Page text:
We’ve seen a few of these deals and I can tell you that they are paying some festivals many hundreds of thousands of dollars each. So basically, Withoutabox has created a situation for themselves in which they literally have to pay their customers to use their product. It sounds like a comedy spoof, but it’s real.

In the eloquent words of Sean Farnell, former programming director of Hot Docs, “Submission platform exclusivity tilts the power dynamic even more in favour of festivals and away from independent filmmakers, who should have control over how the data they submit to festivals is managed and exploited.

“Withoutabox paying festivals for exclusivity isn’t a fair deal for filmmakers, who are paying a fee for the privilege of having their data flipped to the highest bidder (in this case, Amazon) without sharing in the revenues their work is generating. Let the filmmakers choose the tools with which they want to manage their IP.”

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Moving towards the film fest industry as a whole, it seems there has been a surge in festivals in recent years. Why do you think this is?

We’re very proud that we have helped dramatically reduce the financial barrier to market for new film festivals and made it easier than ever to receive entries from a worldwide community of talented storytellers, sell tickets, and manage a festival event.

Having your work screened at a film festival in front of an audience of your friends, family, industry peers, and strangers is an experience something close to magic. It’s quite often the culmination of years of work to get these stories told and onto the screen. And when it happens it’s beautiful. You can feel it as a creator, an organizer, or as an attendee, and it’s an experience that is singularly unique to film festivals.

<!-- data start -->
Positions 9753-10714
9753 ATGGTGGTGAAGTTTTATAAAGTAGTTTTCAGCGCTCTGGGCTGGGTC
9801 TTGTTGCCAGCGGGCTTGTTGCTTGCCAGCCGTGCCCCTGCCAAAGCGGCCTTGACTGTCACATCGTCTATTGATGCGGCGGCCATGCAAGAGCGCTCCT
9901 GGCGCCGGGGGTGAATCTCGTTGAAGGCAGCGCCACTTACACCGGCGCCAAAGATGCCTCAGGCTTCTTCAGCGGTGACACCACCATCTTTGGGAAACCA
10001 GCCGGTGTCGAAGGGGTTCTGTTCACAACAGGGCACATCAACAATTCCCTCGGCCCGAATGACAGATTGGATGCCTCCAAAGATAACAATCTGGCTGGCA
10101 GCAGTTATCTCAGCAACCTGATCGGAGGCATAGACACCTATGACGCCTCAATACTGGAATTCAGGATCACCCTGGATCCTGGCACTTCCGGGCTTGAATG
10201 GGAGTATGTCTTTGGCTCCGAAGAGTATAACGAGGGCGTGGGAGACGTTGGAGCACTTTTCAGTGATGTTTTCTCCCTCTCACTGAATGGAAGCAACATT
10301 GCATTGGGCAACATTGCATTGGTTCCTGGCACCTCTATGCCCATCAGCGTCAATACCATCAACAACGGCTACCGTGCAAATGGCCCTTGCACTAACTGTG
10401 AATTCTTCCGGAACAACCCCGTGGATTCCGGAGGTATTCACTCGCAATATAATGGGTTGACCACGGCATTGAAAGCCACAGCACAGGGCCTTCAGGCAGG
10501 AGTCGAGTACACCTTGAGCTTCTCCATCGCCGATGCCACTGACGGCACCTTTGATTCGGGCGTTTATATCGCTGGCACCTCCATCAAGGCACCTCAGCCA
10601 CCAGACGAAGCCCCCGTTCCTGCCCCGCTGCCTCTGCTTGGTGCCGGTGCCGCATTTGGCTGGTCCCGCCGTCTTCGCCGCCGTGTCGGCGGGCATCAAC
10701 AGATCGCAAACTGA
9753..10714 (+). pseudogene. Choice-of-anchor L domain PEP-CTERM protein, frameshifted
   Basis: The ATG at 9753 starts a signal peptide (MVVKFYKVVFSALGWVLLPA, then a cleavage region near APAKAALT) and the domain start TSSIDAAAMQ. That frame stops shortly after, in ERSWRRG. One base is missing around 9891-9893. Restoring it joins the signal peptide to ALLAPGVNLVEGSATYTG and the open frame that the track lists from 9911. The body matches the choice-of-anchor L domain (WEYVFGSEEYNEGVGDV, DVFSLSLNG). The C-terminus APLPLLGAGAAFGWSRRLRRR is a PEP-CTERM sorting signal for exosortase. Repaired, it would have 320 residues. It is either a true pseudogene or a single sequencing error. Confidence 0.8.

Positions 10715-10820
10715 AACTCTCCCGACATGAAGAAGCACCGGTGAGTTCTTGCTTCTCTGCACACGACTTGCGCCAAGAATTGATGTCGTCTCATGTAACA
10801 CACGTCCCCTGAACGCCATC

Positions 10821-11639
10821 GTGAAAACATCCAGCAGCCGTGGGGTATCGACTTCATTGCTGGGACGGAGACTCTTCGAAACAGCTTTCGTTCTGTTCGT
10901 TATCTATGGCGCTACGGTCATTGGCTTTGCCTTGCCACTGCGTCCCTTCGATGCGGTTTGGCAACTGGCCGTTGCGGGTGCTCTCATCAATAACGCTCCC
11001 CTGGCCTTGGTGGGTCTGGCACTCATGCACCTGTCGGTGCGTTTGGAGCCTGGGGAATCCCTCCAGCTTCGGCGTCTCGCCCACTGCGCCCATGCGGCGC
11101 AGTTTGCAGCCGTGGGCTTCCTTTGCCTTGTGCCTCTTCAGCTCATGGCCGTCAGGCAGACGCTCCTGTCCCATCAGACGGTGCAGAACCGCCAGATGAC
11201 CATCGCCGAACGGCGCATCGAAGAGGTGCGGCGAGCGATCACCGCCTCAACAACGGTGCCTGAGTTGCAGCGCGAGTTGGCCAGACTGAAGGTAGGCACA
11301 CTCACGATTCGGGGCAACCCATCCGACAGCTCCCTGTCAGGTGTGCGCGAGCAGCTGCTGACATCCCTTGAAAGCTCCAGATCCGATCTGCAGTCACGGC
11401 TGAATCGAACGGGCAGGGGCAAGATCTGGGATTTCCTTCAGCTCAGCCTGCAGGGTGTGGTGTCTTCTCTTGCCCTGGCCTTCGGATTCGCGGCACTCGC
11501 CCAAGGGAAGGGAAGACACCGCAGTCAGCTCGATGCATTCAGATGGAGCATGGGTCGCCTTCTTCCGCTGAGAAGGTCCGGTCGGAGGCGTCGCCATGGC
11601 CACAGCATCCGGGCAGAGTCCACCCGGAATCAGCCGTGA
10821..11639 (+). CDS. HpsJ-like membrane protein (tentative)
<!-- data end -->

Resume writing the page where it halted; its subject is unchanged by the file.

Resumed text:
That’s why there are new film festivals popping up in virtually every township and community around the world. We’re honored to have some small role in facilitating these wonderful stories reaching new audiences, moving and entertaining people around the world.

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What would you say are some of the main challenges for film festivals and how can these be overcome?

I suggest doing things that are unique to stand out. Find a really cool venue. Perhaps screen some films outdoors. Do midnight screenings. Come up with a fun theme. There’s a niche for just about everything. If you visit the “Most Popular” section on FilmFreeway, you can take a look at what some of the best festivals in the world are doing and get some inspiration and ideas there.

Nobody starts out a film festival expert. Everyone was a beginner at some point. So my advice would be to just dive in and get started. You’ll make some mistakes, you’ll find things that work, but you will learn and get better. And if you have a true passion for film, it’s a great way to live that passion and meet other like-minded people.

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What advice would you give to budding film festival organizers?

Focus on the filmmaker. Do whatever within your means to cater to the filmmakers and make sure their experience at your festival is second to none. This is what will put your festival on the map. Filmmakers talk, they tell their friends, and they make more films. You can’t have a great festival without great films. Nurture the source.

Looking ahead, what has FilmFreeway got in store for the future?

I wish we could tell you all about what we are working on now, but as you know, we’ve got a very shady and not very creative competitor that would love to know what we have coming down the pipe next. You can bet that we are only just scratching the surface and look forward to rolling out many innovative new solutions that will continue to make discovering, entering, and managing film festivals easier and more enjoyable than ever before.

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Daisy Franklin is an adventuress, rabblerouser, and all-around snarky bon viveur. She worked in the music business for ten years and it made her absolutely miserable. Now she works as a freelance writer and is working on her first book, 'Live to Fail Another Day'.

daisy@filmdaily.co